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The Subtle Side of Texas
In a state where constant driving makes one oblivious to the nuances of landscape, a new trail system says, "Slow down and look."
By Jeffrey M. Chusid

The landscape of Texas tends to come in large pieces: the flat, expansive panhandle; the dry and dusty lands of west Texas highlighted by distant mountain peaks; the rolling, cedar-covered hill country of central Texas; the piney woods and bayous of east Texas; the blackland prairie of northeast Texas—each stretches for miles of similar vistas marked by subtle changes at creeks, rock outcrops, and river bottoms, along with the occasional dramatic canyon or sentinel tree. The unsympathetic hand of man, especially in the past few years of a rapidly growing economy and population, with endless big-box retail, parking lots, highways, and franchise food outlets being flung liberally across the state, does not help one to appreciate the Texas landscape. These hallmarks of auto culture flatten the modest variations and obliterate the many small beauties that are present within the physical structure of this vast state.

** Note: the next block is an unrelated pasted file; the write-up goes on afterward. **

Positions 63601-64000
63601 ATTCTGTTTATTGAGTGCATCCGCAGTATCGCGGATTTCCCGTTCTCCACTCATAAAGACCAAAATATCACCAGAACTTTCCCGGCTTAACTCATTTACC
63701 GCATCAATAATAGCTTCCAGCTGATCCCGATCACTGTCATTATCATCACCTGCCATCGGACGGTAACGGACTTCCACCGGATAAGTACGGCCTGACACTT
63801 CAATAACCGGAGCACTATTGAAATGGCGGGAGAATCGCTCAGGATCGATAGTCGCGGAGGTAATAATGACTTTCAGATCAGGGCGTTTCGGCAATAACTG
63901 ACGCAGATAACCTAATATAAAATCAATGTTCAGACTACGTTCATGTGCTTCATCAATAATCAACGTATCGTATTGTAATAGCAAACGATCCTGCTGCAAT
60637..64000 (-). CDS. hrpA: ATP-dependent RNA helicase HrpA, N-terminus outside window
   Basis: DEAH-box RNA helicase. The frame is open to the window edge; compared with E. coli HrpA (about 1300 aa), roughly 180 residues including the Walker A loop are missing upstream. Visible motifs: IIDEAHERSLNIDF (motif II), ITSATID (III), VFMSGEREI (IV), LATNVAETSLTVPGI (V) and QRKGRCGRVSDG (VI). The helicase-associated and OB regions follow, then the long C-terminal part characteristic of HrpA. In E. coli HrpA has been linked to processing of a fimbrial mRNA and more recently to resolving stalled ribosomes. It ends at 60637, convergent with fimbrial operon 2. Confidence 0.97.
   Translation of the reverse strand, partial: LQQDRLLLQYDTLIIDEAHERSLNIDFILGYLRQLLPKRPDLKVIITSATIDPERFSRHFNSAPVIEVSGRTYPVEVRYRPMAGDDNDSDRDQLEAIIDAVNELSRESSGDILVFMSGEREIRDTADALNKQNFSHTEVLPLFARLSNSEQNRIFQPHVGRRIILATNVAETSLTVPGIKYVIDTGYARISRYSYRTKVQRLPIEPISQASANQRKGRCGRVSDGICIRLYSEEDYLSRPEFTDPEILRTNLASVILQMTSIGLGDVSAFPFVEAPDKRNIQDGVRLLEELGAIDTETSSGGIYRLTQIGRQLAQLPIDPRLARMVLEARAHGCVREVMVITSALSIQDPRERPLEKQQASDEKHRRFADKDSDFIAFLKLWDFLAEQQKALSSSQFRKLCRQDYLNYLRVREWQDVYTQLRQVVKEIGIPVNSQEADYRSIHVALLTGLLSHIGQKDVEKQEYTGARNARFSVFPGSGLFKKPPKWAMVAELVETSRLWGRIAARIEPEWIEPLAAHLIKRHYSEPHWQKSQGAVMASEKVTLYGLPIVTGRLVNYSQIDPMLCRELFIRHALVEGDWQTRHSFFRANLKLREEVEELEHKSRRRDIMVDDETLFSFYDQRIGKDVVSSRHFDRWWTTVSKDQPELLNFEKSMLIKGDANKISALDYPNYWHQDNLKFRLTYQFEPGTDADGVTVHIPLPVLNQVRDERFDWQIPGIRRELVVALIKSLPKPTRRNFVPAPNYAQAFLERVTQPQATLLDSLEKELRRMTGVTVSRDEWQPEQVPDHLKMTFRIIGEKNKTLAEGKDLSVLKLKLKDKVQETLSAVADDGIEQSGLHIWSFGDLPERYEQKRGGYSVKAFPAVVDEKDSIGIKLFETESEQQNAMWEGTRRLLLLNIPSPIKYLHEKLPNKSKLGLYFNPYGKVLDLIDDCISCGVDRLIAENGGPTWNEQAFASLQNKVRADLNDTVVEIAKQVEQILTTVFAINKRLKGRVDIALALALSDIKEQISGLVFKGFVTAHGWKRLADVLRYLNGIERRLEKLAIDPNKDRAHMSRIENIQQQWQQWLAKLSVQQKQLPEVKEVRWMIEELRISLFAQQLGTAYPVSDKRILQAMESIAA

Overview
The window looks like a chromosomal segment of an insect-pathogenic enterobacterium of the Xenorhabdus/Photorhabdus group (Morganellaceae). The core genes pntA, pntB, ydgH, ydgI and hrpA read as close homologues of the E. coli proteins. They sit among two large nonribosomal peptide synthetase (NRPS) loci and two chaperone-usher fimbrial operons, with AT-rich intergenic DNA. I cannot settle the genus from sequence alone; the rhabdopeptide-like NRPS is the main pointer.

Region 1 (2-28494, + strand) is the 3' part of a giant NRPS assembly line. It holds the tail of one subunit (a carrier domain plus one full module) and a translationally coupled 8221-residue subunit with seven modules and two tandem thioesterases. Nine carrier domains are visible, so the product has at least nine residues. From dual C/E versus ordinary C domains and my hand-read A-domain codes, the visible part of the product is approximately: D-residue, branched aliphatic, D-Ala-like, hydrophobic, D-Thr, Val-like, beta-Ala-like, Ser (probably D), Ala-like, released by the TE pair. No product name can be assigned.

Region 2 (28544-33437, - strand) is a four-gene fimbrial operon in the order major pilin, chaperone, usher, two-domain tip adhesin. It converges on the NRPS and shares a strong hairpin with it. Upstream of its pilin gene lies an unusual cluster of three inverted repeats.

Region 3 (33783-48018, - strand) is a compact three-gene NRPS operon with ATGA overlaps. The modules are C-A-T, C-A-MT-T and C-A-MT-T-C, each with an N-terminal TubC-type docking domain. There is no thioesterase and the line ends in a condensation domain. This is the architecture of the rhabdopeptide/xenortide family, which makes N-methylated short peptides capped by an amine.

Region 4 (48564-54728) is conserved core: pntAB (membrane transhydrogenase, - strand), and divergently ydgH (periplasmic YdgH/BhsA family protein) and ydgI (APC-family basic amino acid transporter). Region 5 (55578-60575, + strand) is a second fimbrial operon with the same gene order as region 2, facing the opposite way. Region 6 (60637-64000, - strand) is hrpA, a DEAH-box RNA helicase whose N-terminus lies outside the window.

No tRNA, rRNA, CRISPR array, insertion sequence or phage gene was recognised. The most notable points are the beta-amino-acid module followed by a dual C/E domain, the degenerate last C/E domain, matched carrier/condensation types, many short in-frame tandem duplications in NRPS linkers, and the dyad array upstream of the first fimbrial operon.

It is all the more surprising, then, to find in some of the new cities springing up around the state a concerted effort to remediate their own negative impacts on the land. Even more surprising—in a state where local rules protecting the land are often overturned at the next biennial session of the state legislature in the name of property rights—to find planning not just in a single community but also between communities. But it is part of the paradox of these new Texas developments that sprawl can sometimes accommodate regulation and planning in a way that is harder to achieve within existing cities and rural areas long since settled. Where planning is being incorporated within a new subdivision, and pre-existing property owners are not organized to complain to the Texas legislature about their loss of property rights, consensus is easier to achieve. And one can assume that new inhabitants are purchasing their homes with a tacit understanding that certain restrictions and plans are in effect.

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